Michael Russ King v. Brinkmann Investments, Inc.; Brinkmann Investments, Inc. d/b/a Brinkman Roofing Company; Brinkman Roofing Company & Sheetmetal Company, Inc. and Anthony Delmonico--Appeal from 126th District Court of Travis County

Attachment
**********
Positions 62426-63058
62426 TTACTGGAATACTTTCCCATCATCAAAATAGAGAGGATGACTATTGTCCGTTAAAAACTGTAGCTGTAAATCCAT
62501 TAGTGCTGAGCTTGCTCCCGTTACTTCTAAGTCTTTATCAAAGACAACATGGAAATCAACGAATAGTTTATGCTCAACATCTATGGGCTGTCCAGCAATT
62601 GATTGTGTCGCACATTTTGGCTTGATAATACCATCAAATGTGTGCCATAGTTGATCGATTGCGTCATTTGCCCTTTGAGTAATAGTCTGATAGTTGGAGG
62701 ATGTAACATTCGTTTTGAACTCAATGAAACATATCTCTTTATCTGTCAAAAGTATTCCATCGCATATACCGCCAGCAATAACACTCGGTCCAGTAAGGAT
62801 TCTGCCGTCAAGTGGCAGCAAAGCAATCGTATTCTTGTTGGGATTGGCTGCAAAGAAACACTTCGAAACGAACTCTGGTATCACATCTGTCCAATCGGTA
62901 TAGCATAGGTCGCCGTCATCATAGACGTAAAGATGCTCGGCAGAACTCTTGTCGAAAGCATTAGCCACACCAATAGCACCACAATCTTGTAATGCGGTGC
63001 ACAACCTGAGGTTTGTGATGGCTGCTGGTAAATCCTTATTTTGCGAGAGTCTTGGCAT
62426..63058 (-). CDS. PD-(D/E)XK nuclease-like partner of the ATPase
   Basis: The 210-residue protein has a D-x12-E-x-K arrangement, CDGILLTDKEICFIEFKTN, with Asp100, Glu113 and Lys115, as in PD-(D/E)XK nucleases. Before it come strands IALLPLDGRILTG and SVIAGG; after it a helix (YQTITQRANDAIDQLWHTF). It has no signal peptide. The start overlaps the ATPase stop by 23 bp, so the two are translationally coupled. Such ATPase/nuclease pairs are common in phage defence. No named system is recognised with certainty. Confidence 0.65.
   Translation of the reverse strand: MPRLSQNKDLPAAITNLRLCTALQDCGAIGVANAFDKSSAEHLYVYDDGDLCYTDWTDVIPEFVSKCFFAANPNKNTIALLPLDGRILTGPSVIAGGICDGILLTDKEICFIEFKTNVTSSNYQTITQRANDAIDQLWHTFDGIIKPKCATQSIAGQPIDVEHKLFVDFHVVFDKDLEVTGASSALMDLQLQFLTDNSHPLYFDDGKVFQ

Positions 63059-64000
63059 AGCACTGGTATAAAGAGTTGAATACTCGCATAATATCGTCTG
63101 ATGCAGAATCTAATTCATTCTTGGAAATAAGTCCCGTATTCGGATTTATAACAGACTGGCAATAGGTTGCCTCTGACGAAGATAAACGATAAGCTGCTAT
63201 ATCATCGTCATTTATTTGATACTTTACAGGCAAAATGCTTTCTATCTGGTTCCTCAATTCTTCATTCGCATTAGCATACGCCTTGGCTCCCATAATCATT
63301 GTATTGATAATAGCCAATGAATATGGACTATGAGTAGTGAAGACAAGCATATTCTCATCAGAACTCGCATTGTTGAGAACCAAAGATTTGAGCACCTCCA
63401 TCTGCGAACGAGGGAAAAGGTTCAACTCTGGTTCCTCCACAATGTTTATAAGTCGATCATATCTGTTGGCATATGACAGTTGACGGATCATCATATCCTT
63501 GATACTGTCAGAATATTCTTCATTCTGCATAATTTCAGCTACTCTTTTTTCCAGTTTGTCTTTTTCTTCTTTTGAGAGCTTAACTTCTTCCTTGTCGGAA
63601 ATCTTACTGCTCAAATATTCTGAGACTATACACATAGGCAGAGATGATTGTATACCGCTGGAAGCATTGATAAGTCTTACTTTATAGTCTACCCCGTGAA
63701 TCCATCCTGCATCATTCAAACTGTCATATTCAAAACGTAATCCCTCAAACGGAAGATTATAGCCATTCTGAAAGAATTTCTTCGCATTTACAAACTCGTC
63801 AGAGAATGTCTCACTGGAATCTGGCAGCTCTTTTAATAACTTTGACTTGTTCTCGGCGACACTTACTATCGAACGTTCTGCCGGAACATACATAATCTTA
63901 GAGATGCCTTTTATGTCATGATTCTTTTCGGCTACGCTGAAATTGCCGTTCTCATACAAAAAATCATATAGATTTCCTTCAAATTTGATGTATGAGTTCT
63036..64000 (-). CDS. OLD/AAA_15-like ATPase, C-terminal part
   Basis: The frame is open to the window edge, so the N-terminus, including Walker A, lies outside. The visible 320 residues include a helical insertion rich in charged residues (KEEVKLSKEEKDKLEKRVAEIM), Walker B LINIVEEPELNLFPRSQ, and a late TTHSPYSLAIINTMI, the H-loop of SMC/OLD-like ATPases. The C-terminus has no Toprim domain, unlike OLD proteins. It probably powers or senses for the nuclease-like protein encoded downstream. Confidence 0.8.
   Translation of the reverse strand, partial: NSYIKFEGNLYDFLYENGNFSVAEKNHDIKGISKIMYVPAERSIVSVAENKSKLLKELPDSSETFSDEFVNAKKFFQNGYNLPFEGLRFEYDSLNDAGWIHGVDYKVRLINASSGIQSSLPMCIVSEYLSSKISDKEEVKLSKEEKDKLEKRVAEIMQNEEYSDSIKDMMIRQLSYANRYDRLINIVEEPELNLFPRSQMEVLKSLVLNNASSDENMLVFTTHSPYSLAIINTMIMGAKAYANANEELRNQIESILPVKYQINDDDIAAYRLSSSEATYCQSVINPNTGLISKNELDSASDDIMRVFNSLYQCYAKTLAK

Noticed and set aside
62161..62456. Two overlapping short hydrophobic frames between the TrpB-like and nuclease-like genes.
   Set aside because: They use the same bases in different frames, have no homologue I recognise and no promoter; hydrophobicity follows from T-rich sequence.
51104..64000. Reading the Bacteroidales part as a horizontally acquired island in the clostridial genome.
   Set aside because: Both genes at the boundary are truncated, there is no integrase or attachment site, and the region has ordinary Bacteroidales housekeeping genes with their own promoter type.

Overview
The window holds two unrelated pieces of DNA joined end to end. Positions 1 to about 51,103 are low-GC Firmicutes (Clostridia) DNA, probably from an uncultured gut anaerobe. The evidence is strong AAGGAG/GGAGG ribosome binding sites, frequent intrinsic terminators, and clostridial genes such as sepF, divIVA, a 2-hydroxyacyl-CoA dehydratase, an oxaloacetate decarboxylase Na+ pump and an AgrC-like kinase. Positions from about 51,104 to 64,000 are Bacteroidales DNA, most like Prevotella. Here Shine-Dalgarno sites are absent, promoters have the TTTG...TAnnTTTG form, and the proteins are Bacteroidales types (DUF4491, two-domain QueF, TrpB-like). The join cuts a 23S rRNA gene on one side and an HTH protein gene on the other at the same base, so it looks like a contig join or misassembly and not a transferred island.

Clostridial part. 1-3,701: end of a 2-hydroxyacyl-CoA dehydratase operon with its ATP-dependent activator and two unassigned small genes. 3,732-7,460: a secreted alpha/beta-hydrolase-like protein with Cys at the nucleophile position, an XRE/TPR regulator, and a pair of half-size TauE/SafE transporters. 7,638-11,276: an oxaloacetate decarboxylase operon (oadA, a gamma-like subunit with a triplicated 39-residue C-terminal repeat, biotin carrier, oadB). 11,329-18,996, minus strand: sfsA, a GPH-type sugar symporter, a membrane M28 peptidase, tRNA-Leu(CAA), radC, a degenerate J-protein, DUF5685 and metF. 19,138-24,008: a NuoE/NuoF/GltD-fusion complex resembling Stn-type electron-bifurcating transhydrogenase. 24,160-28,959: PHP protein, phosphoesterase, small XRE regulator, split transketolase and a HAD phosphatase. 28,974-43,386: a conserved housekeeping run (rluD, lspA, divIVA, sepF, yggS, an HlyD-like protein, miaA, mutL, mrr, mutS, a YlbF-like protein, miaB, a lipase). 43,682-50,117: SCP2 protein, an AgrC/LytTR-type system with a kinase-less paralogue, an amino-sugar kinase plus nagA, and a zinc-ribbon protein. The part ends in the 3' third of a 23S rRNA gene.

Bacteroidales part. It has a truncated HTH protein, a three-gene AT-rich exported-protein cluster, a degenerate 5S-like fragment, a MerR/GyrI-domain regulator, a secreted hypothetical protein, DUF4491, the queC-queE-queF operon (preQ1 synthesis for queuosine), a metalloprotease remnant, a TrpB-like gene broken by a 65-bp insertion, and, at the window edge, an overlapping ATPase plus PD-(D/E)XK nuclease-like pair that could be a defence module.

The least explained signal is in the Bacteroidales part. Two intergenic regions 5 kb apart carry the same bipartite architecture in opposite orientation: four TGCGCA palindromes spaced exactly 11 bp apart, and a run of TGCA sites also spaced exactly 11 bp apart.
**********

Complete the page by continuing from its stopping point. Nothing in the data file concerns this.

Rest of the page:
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TEXAS COURT OF APPEALS, THIRD DISTRICT, AT AUSTIN NO. 03-05-00316-CV Michael Russ King, Appellant v. Brinkmann Investments, Inc., Brinkmann Investments, Inc. d/b/a Brinkmann Roofing Co., Brinkmann Roofing & Sheet Metal Company, Inc., and Anthony Delmonico, Appellees FROM THE DISTRICT COURT OF TRAVIS COUNTY, 126TH JUDICIAL DISTRICT NO. GN-402162, HONORABLE LORA J. LIVINGSTON, JUDGE PRESIDING MEMORANDUM OPINION Michael Russ King brought suit against Brinkmann Investments, Inc., Brinkmann Investments, Inc., d/b/a Brinkmann Roofing Co., Brinkmann & Sheetmetal Company, Inc. (collectively, Brinkmann ), and Anthony Delmonico for negligence, negligence per se, and gross negligence for events arising from his alleged exposure to asbestos during his employment with appellees.1 Brinkmann and Delmonico filed motions for summary judgment contending that the statute of limitations had expired, and the trial court granted both motions. King appeals, claiming that the statute of limitations did not accrue until he obtained a definite diagnosis of pulmonary asbestosis on August 18, 2003. We affirm the district court s orders granting summary judgment for appellees. 1 Initially, King also sued Robert Charanza, his supervisor when he worked at Brinkmann, but he later nonsuited Charanza, who is not a party to this appeal. Facts King sued appellees for negligence, negligence per se, and gross negligence due to his claimed exposure to asbestos in the course and scope of his employment. King alleged that between January 1995 and November 1995 he worked as an independent contractor for Brinkmann and removed roofing tile from Delmonico s residence. King contended that Charanza, his supervisor on the project, told him that the tile was cement and did not contain asbestos. Within two weeks of beginning the work, King began suffering symptoms including shortness of breath, flu-like symptoms, and pain in his left eye. He sought medical treatment and was prescribed antibiotics for a scratch on his cornea; the doctor he saw for his shortness of breath ran tests but did not arrive at a diagnosis. King continued to work on the project because he was unaware that his symptoms might be related to his employment. King claimed that in early November 1995, an unidentified passer-by informed him that the tiles contained asbestos. After being informed about the asbestos, King confronted Charanza, who fired him from the project. King s condition deteriorated, and he saw several doctors over the next few years, none of whom made a formal diagnosis of asbestosis. Although he had not been diagnosed with asbestosis, King filed a Worker s Compensation Commission claim in October 1996, in which he attributed his injuries to asbestos. King described his injuries as lung/chest/breathing problems and stated that he was injured when he was exposed to asbestos while removing asbestos tiles from a roof. King told the Commission that shortly after he started removing the tiles, he became sick, lost his voice, vomited, and coughed up discolored phlegm. He said that after experiencing those symptoms, he sought medical care, informing his doctors that he had been exposed to asbestos. In answers to interrogatories filed with 2 the Commission, King stated that his injury resulted from inhaling asbestos fiber while performing demolition work: I am visually impaired with a scar from fibers on my left cornea which causes blurred vision. I now experience a severe cough, breathing problems, and gastrointestinal disorder, due to the ingestion of asbestos fibers. In another document, he stated that he inhaled fiber in numerous amounts, becoming very ill and losing his voice. King stated that when he breathed heavily, he started choking up [phlegm] and gagging and then vomiting, and that he had blurred vision and gastrointestinal disorder due to ingestion of asbestos fibers. In a medical report from January 1998, Dr. Khin wrote that King sought the consultation due to asbestos exposure, saying that King had significant exposure to asbestos at work, causing chronic cough. Dr. Khin stated that King had sought a diagnosis from an ear, nose, and throat doctor regarding asbestos induced malignancy in the throat. But their opinion is nothing specific other than saying chronic cough. [King] is concerned of his extent of the asbestos exposure. In a September 1998 letter, an unidentified doctor examined King and wrote to Dr. Steve Loeschen, stating that King had reactive airway disease with possible exposure to asbestos. 2 On August 18, 2003, Dr. Roger Casama diagnosed King with pulmonary asbestosis, and King sued on July 9, 2004. 2 The September 1998 letter included in the clerk s record lacks the signature page; therefore, we do not know the name of the doctor who wrote to Dr. Loeschen after examining King. Delmonico also includes in an appendix to his brief the following documents: medical records from 1997 and 1998 stating that King s cough was due to asbestos exposure and that he had reactive airway disease and asbestos exposure ; a 1997 report diagnosing King with Occupational Lung disease and noting Occup. Exposure: Asbestos ; 1997 laboratory results showing that the tiles contained asbestos; and a 1997 letter stating that King s vision problem was a typical reaction to long standing abestos [sic] in the eye. Because we do not find these documents in the clerk s record, we have not considered them in reaching our decision. 3 Appellees moved for summary judgment, contending that the statute of limitations began to run in 1995, when King made or should have made a causal connection between his symptoms and his alleged exposure to asbestos. Appellees argued that in no case did limitations begin to run later than 1998, when he was assessed by Dr. Khin and at least one other doctor and when he filed claims with the Worker s Compensation Commission and the City of Austin, claiming that he was suffering from an occupational disease related to asbestos exposure.3 King argued that questions of fact remained as to when his cause of action accrued, contending that the statute of limitations did not begin to run until Dr. Casama s 2003 diagnosis of pulmonary asbestosis. Standard of Review A defendant seeking summary judgment based on the statute of limitations must prove conclusively the elements of that affirmative defense. Pustejovsky v. Rapid-Am. Corp., 35 S.W.3d 643, 646 (Tex. 2000). When the plaintiff contends that the discovery rule exempts him from the statute of limitations, the defendant bears the burden to negate that exception. Id. The defendant must prove when the cause of action accrued and negate the plaintiff s assertion of the discovery rule by proving that it does not apply or that there is no genuine issue of fact about when he discovered or should have discovered the nature of his injury. Zacharie v. U.S. Natural Res., Inc., 94 S.W.3d 748, 752 (Tex. App. San Antonio 2002, no pet.). 3 The form to which appellees refer is a medical evaluation on which Dr. Khin stated that King s reason for consultation was asbestos exposure and that he had significant exposure to asbestos at work [causing] chronic cough. The form states that King was concerned of his extent of the asbestos exposure and had sought treatment, but had been diagnosed with nothing specific other than . . . chronic cough. The form seems to ask another doctor to further evaluate King s condition, but it is not clear whether King was referred or who the other doctor was. 4 A lawsuit based on a personal injury claim must be filed within two years from the date the injury accrues. See Tex. Civ. Prac. & Rem. Code Ann. § 16.003(a) (West Supp. 2006). Latent asbestos-related injuries or diseases are governed by the discovery rule. See Childs v. Haussecker, 974 S.W.2d 31, 37 (Tex. 1998). Under the discovery rule, a cause of action accrues when a plaintiff knows or, through the exercise of reasonable care and diligence, should have known of the wrongful act and resulting injury. Id. at 37. A cause of action for a latent occupational disease does not accrue until (1) symptoms manifest to a degree or for a duration that would put a reasonable person on notice that he has suffered an injury and (2) he knows or in the exercise of reasonable diligence should have known that the injury is likely work-related. Id. at 40. A latent occupational disease claim does not accrue until a reasonably diligent plaintiff uncovers some evidence of a causal connection between the injury and the plaintiff s occupation. Id. at 41. To affirm a trial court s summary judgment, we must find that there is no genuine issue of material fact regarding the accrual of the statute of limitations and that the movants showed they were entitled to judgment as a matter of law. See Cate v. Dover Corp., 790 S.W.2d 559, 562 (Tex. 1990). In making this determination, we must resolve all doubts and view all evidence and reasonable inferences in the nonmovant s favor. Valance Operating Co. v. Dorsett, 164 S.W.3d 656, 661 (Tex. 2005); Tex. R. Civ. P. 166a(c). Discussion King argues that his cause of action did not accrue until Dr. Casama s August 2003 diagnosis of pulmonary asbestosis, citing to Childs for support. In Childs, the court held that if a plaintiff has exercised due diligence, his subjective belief that his exposure caused his symptoms is 5 insufficient by itself to establish accrual as a matter of law. 974 S.W.2d at 43. The court held that there was a fact question about what Haussecker should have known and done after his doctors consistently reject[ed] his belief that his symptoms were work-related by expressly refuting that belief or diagnosing only non-work related illnesses. Id. at 45. The court noted, however, that a plaintiff s cause of action may accrue before a definite diagnosis or before he knows the precise name of the disease causing his symptoms if he has access to information that would lead a reasonable person to believe that he likely suffers from a work-related injury. Id. at 42. Unlike Haussecker, who suspected that his injuries were caused by his employment but was told by doctors that they were not and was diagnosed with only non-work related illnesses,4 id. at 45, King stated in October 1996 that his lung/chest/breathing problems resulting from expos[ure] to asbestos. He sought medical treatment quickly, explaining that he had been exposed to asbestos, and in 1998 Dr. Khin and one other doctor acknowledged his symptoms and validated his concerns, noting that his symptoms were the result of on-the-job asbestos exposure. Viewing the evidence in King s favor, the record shows both that his symptoms manifested to a degree and for a duration that would put a reasonable person on notice that he had been injured and that he knew or should have known that the injury was likely work-related. See id. 4 The plaintiff in Childs v. Haussecker was exposed to silica dust beginning in 1961, began having symptoms between 1963 and 1967, and was formally diagnosed with silicosis in 1990. 974 S.W.2d 31, 34-35 (Tex. 1998). Although the plaintiff filed a worker s compensation suit in 1968 alleging work-related silicosis, several doctors, including a lung specialist, dispelled Haussecker s suspicions by telling him in 1968 that his symptoms were not work-related and by diagnosing nonwork-related prostate problems, lymphoma, or Hodgkin s disease. Id. at 45. Therefore, a fact question remained as to when the plaintiff connected or reasonably should have connected his ongoing symptoms to his work. Id. at 45-46. 6 at 40. In 1996, he filed for worker s compensation benefits, claiming that his injuries, including blurred vision, breathing difficulties, and gastrointestinal disorders, were caused by his exposure to asbestos fibers while on the Brinkmann job, and in 1998, he filed a complaint or report with the City of Austin, complaining of his exposure. In 1997 and 1998, Dr. Khin and another doctor observed that King s symptoms and lung problems were due to asbestos. Although King did not obtain a definite diagnosis of asbestosis until 2003, his doctors did not consistently reject [his] suspicions concerning the cause of symptoms by expressly refuting an occupational connection or by suggesting exclusively causes that [were] not work-related, and instead validated his theory of a causal connection between his symptoms and his asbestos exposure. See id. at 42, 45.5 The evidence demonstrates that King had more than a mere subjective belief and had both reason to believe and objective verification that he had been injured by asbestos exposure no later than 1998. See id. at 42-43. Therefore, King s cause of action accrued and the statute of limitations began to run in 1998. 5 Cf. Youngblood v. U.S. Silica Co., 130 S.W.3d 461 (Tex. App. Texarkana 2004, pet. denied). In Youngblood, the plaintiff learned that his x-rays were abnormal and was told to seek further evaluation about six years before filing suit. Id. at 465-66. However, he did not assume his condition was work-related, and the doctors did not make a diagnosis of silicosis; one doctor told him that the abnormality was due to his smoking. Id. at 465-66, 470-71. Although there was evidence that doctors had made differential diagnoses, including silicosis, Youngblood denied and there was no evidence that he was aware of the silicosis diagnosis. Id. at 470-71. The court held that the defendants had not proven that Youngblood had reason to believe his symptoms might be related to occupational silica inhalation until his formal diagnosis within two years of filing suit. Id. In this case, King believed from the beginning that his symptoms were asbestos-related and filed a claim for worker s compensation on those grounds, his medical records show that doctors seemed to believe there was a causal link between his symptoms and his exposure, there is no evidence that any doctors ever told him his symptoms were caused by anything other than asbestos, and he filed a report with the City complaining of his exposure to asbestos and resulting symptoms. 7 Because King s suit was filed in July 2004, more than two years after his cause of action accrued, his claim is barred by limitations. See Tex. Civ. Prac. & Rem. Code § 16.003(a); see Zacharie, 94 S.W.3d at 751, 753 (cause of action accrued on date of doctor s statements that plaintiff was suffering from pneumoconiosis, probably silicosis and had been exposed to silicosis and asbestosis type products over many years ; plaintiff s symptoms and doctor s report showed that plaintiff knew she was suffering from lung disease that was work-related); Roberts v. Lain, 32 S.W.3d 264, 271 (Tex. App. San Antonio 2000, no pet.) (plaintiff suffered immediate adverse reactions when exposed to chemicals in 1970s and began to associate symptoms to exposure in 1992, but did not sue until receiving 1997 doctor s report; court held that mere suspicion regarding causation was not by itself sufficient to begin running of limitations, but suspicion combined with initial adverse reaction established objective verification). Accordingly, we overrule King s sole issue on appeal. CONCLUSION Having overruled King s issue on appeal, we affirm the district court s orders granting summary judgment in favor of appellees. __________________________________________ David Puryear, Justice Before Justices B. A. Smith, Puryear and Pemberton Affirmed Filed: August 25, 2006 8